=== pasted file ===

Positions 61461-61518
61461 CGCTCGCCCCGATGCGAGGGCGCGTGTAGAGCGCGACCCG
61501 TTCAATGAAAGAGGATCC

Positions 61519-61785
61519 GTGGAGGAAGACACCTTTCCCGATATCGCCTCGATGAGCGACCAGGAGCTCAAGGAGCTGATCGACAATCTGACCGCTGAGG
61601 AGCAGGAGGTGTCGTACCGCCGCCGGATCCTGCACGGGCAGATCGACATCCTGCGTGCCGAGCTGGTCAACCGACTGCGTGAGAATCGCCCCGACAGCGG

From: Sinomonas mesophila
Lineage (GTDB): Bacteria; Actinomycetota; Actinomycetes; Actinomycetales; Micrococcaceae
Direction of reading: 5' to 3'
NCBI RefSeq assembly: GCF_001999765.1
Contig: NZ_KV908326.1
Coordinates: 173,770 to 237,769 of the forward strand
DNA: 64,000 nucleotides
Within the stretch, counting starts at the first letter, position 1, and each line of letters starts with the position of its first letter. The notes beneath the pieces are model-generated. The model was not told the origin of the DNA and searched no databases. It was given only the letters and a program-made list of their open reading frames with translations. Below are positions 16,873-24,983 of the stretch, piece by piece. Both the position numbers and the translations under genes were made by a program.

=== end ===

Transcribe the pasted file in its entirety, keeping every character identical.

Positions 61461-61518
61461 CGCTCGCCCCGATGCGAGGGCGCGTGTAGAGCGCGACCCG
61501 TTCAATGAAAGAGGATCC

Positions 61519-61785
61519 GTGGAGGAAGACACCTTTCCCGATATCGCCTCGATGAGCGACCAGGAGCTCAAGGAGCTGATCGACAATCTGACCGCTGAGG
61601 AGCAGGAGGTGTCGTACCGCCGCCGGATCCTGCACGGGCAGATCGACATCCTGCGTGCCGAGCTGGTCAACCGACTGCGTGAGAATCGCCCCGACAGCGG

From: Sinomonas mesophila
Lineage (GTDB): Bacteria; Actinomycetota; Actinomycetes; Actinomycetales; Micrococcaceae
Direction of reading: 5' to 3'
NCBI RefSeq assembly: GCF_001999765.1
Contig: NZ_KV908326.1
Coordinates: 173,770 to 237,769 of the forward strand
DNA: 64,000 nucleotides
Within the stretch, counting starts at the first letter, position 1, and each line of letters starts with the position of its first letter. The notes beneath the pieces are model-generated. The model was not told the origin of the DNA and searched no databases. It was given only the letters and a program-made list of their open reading frames with translations. Below are positions 16,873-24,983 of the stretch, piece by piece. Both the position numbers and the translations under genes were made by a program.